"I'd love to debate whoever makes this charge of liberal media bias, because there's no evidence of it."
Haap, who calls himself the Dean of Cincinnati, compares Jeffre to both Joseph Campbell, a renowned philosopher, and Avtar Gill, a familiar gadabout at local political events, best known for hand-decorating blank baseball caps with slogans and giving them to political figures of almost any stripe.
"I once watched Joseph Campbell's series on myths," Haap says. "He said he could probably never have the experience of a saint but he probably knew more about all the world's religions than anyone else. I think that's true of Justin. He will never know what it's like to stick with one thing for years and years but he has been at more political events than anybody but Avtar Gill.
"What he brings to the conversation is firsthand experience with a broad range of grassroots activity. What he's trying to do is make more people aware of what others are doing."
He's trying to do more than improve media and access to it; he wants to do the same with the political system. Just as he criticizes news media for being concentrated in the hands of too few corporations, he is contemptuous of the two largest political parties.
"People are tired of lip service and this three-shells-and-no-pea game," he says. "Now that the Democrats are in the majority, people are saying they're full of crap, too. I think it's good. I hope people wake up to the fact that you can't reform these two corporate parties. I want to help people break the chains of the two-party corporate dictatorship."
In politics and in media, independence seems to be the operative word for Jeffre.
"The biggest problem I see is that there are not enough voices represented, especially the voices of the under-served and overlooked," he says. "We have a political system that's dominated by big money and special interests, and we need to change it. I think people actually can change it."
Cool to care
Jeffre, who grew up in Finneytown, lives in Clifton Heights. He reads books on social science, political science and history.
"I don't really read fiction," he says. "I've never been interested in it."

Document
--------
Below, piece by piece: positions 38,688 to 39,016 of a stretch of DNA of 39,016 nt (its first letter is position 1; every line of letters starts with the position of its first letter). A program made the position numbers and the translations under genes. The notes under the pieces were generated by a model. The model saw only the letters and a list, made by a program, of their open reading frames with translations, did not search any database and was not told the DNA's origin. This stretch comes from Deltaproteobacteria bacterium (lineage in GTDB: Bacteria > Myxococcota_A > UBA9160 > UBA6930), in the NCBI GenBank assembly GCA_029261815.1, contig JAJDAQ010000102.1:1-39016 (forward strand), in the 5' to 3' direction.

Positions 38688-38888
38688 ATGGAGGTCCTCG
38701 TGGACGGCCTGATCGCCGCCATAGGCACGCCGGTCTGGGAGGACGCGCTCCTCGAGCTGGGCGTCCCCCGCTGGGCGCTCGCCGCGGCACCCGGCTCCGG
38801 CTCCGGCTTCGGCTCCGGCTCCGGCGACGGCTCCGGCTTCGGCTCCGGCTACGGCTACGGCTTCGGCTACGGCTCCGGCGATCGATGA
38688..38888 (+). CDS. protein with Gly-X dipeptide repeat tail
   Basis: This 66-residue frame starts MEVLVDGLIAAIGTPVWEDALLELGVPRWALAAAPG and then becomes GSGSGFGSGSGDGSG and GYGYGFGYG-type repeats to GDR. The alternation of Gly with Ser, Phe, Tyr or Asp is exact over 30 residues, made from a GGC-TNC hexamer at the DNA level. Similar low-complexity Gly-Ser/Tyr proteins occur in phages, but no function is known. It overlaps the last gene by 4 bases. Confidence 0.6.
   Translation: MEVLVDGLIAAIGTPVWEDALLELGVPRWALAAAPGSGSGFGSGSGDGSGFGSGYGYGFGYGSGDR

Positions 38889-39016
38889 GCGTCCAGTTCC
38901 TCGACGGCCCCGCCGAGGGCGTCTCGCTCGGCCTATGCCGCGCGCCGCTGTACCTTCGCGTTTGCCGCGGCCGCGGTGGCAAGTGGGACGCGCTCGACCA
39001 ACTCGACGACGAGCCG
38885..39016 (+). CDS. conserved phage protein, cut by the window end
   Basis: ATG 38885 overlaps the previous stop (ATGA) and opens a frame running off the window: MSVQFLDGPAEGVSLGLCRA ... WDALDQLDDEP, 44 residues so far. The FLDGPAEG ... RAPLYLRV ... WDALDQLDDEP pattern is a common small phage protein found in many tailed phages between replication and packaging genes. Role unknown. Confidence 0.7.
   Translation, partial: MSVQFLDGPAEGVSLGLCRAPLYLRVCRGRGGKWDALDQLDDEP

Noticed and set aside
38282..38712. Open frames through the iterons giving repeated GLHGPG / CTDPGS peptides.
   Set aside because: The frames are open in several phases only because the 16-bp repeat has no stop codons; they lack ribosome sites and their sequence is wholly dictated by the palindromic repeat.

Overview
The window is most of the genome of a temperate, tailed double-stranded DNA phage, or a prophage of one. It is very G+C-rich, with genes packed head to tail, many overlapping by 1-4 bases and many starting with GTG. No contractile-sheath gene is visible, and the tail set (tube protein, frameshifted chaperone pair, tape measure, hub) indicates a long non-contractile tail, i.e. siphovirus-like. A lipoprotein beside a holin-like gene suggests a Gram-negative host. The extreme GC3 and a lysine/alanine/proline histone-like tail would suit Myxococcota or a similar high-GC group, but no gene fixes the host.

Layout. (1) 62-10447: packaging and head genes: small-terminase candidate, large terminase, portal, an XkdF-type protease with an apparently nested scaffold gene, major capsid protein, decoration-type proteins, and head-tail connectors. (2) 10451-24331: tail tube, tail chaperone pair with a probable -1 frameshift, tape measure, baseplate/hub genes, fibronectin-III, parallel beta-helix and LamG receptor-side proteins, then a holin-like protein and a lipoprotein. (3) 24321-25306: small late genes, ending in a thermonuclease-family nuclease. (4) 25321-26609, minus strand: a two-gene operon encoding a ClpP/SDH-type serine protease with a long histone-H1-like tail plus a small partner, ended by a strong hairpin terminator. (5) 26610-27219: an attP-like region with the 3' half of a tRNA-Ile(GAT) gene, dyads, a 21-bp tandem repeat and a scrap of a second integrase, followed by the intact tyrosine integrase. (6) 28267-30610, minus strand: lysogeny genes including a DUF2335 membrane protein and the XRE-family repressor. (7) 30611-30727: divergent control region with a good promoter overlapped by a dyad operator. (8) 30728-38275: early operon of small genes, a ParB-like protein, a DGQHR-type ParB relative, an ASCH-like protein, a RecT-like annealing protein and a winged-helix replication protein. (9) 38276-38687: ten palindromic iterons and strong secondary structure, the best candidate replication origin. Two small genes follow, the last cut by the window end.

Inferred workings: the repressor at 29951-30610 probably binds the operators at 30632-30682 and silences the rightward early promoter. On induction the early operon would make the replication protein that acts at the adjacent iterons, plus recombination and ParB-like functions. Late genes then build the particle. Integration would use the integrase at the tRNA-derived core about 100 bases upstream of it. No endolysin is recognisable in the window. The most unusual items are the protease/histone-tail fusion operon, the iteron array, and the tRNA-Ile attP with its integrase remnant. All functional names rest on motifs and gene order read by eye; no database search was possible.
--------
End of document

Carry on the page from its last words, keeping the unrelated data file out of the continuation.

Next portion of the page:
He declined to be photographed at his home for this story and doesn't go into detail about his personal life. He dated someone for five years and still feels the sting of the breakup.
"It was really serious," he says. "Unfortunately it was kind of long distance and didn't work out. But I have fond memories and great admiration for this person."
The couple broke up in the middle of his mayoral campaign, got back together for a few years and recently ended the relationship.
"It's devastating," Jeffre says. "But when I feel that, I try to focus my energy on activism and social justice."
He doesn't seem to pine for what some would consider his glory days.
"Being a celebrity would be nice if you could turn it on and off," he says. "I like being out of the spotlight. There are days when you just want to cut the grass and not worry about what you're wearing and who might be watching."
He occasionally sits in with friends' bands and plays Blues harmonica. He and the rest of 98 Degrees might get together again but Jeffre is nonchalant about the prospect.
"Two of the guys have kids now, and one of them recently got divorced," he says. "At some point we're going to do some music. I'm really passionate about it but right now it's not my main focus. To a large extent, I feel like I've already lived that dream, and there are other dreams I want to pay attention to."
Unfazed by his performance in the 2005 election, Jeffre believes he could win election to city council -- if he wanted to.